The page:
All organisation holding personal information need to meet the new General Data Protection Regulations (GDPR) which came force on 25 May 2018.
It may help to bear some important principles in mind in relation to the GDPR and the responsible officer functions:
- Broadly speaking, the GDPR is intended to bring parts of the commercial sector into line in terms of their use of their customers’ data for purposes far beyond what the customer thinks they have consented for.
- By comparison the data held by designated bodies about their doctors is for managing professional standards in a work context. There are undoubted responsibilities in terms of security and confidentiality of information held, but these are not new. In other areas GDPR is perhaps of less impact in the context of the responsible officer’s duties. For example there is minimal scope for the passing of data to commercial third parties.
There is scope for a responsible officer to inform some third parties of data, for example to the GMC when a doctor is being referred for Fitness to Practise procedures. However, this is relatively uncommon, and often does not require consent, being governed by statutory regulations (though it is good practice to keep the doctor informed).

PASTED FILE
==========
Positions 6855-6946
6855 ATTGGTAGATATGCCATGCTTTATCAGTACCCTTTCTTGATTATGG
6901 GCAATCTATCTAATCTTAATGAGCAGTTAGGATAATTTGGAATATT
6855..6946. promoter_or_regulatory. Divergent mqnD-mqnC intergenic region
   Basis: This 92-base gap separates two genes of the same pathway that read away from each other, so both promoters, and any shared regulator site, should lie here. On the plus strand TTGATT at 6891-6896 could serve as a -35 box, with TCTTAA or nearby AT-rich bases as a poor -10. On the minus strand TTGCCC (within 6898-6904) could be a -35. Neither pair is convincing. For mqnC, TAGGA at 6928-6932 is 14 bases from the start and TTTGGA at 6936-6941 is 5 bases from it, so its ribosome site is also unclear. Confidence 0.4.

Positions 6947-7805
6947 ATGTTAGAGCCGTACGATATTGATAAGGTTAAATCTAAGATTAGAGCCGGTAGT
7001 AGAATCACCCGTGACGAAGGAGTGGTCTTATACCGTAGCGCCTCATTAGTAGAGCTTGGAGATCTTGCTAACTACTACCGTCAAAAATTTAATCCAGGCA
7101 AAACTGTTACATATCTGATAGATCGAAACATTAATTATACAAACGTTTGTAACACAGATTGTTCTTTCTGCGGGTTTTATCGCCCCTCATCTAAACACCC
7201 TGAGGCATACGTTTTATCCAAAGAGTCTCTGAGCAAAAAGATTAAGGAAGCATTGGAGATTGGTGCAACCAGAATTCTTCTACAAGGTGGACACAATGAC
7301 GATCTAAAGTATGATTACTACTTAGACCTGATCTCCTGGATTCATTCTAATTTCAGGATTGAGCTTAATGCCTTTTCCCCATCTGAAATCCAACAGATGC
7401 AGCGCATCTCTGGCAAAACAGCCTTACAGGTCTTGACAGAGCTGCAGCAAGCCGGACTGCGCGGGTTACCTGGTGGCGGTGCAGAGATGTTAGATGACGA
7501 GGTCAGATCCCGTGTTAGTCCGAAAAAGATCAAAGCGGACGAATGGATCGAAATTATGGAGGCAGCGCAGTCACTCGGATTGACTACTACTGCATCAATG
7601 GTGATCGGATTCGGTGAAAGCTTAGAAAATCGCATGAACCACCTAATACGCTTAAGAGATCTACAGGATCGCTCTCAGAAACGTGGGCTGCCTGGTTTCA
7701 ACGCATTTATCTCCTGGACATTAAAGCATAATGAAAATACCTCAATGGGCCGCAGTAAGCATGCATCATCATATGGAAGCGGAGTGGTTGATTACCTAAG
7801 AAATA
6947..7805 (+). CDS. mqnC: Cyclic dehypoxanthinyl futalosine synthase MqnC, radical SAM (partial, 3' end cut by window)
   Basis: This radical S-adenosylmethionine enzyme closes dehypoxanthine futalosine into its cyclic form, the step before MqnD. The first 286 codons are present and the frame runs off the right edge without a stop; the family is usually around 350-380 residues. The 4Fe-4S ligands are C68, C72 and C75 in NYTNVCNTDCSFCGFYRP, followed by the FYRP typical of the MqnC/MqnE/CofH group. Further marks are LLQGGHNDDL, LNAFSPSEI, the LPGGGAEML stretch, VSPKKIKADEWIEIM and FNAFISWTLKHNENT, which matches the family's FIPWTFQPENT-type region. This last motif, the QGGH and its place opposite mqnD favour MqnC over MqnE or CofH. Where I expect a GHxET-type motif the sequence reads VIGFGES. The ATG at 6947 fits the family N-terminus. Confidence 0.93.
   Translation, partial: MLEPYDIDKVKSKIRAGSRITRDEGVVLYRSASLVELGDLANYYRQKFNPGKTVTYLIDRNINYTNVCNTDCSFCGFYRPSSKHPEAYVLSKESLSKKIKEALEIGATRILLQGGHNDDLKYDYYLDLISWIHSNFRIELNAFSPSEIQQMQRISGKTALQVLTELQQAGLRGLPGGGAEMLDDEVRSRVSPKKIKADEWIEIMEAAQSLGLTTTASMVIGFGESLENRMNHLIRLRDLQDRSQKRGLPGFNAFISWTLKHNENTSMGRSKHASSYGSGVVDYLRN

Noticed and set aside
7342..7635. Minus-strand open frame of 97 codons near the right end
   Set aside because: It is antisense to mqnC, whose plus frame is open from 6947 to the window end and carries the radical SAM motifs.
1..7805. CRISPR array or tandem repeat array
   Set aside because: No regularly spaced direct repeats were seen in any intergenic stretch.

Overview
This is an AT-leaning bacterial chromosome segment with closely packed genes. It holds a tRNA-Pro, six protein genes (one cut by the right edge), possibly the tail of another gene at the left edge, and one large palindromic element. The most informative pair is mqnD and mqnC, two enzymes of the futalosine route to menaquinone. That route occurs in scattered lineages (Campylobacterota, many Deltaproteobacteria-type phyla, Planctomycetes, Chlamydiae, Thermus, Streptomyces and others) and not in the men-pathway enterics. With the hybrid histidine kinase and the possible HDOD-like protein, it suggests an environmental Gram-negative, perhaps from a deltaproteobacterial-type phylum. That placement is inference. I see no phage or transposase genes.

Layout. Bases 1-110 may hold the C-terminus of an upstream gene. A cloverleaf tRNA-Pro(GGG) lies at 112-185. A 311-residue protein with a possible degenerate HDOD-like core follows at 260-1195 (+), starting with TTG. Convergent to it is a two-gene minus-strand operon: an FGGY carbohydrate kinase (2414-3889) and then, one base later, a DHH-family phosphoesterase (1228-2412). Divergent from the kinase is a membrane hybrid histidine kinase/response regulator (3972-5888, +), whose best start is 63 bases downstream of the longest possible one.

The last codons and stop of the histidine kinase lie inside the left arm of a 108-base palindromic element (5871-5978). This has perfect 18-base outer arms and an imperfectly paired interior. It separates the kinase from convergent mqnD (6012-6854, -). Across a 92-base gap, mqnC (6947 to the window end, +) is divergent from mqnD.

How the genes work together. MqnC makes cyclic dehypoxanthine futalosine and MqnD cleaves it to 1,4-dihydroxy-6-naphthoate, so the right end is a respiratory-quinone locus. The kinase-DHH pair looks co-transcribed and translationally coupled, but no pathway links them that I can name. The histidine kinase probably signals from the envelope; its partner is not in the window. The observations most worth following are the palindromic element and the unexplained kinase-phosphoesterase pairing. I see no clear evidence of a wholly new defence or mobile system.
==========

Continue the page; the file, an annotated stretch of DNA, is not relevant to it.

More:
Designated bodies should already have written policies and protocols (sometimes called Fair Processing Notices) about the handling, storage and disposal of information relating doctors on their list, including appraisal information, information about the doctor’s practice, information relating to concerns about practice and identity checks. Whilst it may be appropriate to refresh these to refer to the new legislation there should not be a need for wholesale change to a designated body’s existing approach. The statutory basis of the responsible officer functions mean that the GDPR should not change the fundamental approach to data sharing.
GDPR does not necessitate a fresh communication with all individuals on existing databases. However, going forward, data controllers need to provide make privacy information available to all new data subjects including arrangements around the retention and deletion of information. These policies must define arrangements around the retention and deletion of information about doctors that balance statutory requirements towards patient safety with the rights of the individual under GDPR.
- REGULATION (EU) 2016/679 OF THE EUROPEAN PARLIAMENT AND OF THE COUNCIL of 27 April 2016
- Data Protection Act 2018, Chapter 12
- Information Commissioner’s Office guidance on GDPR
- Information flows to support medical governance and responsible officer statutory function (See Toolkit 2 for an illustrative appraisal documentation access statement)
This information sheet is relevant to all designated bodies in England.
Released May 2018.